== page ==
In Guam, there remain unresolved issues over the US military's final Environmental Impact Statement, or EIS, regarding the troop build-up in the territory.
The US military has released the report for the planned transferral from Japan of over 8-thousand Marines and 9,000 of their dependents by 2014.
Responding to last year's draft EIS, thousands of local people voiced a wide range of concerns about the strain on Guam's society, infrastructure and natural environment from the build-up.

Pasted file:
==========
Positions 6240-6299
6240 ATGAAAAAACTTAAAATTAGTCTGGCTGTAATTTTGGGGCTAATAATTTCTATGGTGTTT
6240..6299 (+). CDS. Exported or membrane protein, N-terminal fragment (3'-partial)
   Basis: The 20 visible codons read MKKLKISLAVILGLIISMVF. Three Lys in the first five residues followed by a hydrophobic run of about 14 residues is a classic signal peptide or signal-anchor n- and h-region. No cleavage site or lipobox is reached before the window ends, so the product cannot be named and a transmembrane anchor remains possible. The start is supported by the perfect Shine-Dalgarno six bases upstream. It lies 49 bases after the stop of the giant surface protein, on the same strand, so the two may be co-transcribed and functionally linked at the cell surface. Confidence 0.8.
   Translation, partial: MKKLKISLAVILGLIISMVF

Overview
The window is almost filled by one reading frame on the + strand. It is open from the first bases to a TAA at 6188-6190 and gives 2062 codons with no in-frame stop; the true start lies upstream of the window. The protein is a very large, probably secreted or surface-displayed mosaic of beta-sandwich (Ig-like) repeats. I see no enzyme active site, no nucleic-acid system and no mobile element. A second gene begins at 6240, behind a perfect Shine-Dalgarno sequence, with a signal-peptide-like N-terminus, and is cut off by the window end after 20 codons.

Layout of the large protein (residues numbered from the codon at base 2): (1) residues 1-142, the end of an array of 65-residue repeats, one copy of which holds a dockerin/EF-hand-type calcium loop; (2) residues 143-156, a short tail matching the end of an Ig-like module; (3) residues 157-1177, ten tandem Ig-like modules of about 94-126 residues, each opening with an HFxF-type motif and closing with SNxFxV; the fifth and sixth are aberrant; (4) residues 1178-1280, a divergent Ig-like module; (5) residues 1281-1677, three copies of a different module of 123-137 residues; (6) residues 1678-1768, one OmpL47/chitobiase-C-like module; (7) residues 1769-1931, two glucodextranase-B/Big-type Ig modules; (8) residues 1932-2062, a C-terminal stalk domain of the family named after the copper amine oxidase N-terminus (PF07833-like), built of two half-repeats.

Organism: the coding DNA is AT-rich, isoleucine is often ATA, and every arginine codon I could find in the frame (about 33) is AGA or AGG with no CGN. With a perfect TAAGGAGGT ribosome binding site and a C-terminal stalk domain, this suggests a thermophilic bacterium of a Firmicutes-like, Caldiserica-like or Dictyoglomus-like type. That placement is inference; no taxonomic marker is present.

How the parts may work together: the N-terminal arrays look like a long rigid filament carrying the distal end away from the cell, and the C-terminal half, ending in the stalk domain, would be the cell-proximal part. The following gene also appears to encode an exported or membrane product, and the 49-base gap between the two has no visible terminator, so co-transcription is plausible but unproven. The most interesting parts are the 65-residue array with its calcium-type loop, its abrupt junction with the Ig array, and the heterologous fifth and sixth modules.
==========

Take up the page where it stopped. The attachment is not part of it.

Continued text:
Professor Victoria Leon-Guerrero of the University of Guam has been closely reviewing the statement and says aspects like the military's selection of Pagat cliff as the location for a firing range are not acceptable.
"People were very clear that we didn't want that as the firing range. So I think if the community continues to unite around the issue, we can stop it. The big issue here too is that the people of Guam have not had any consent, that the US is acting in its role as a colonial power. This build-up is preceding despite people's concerns."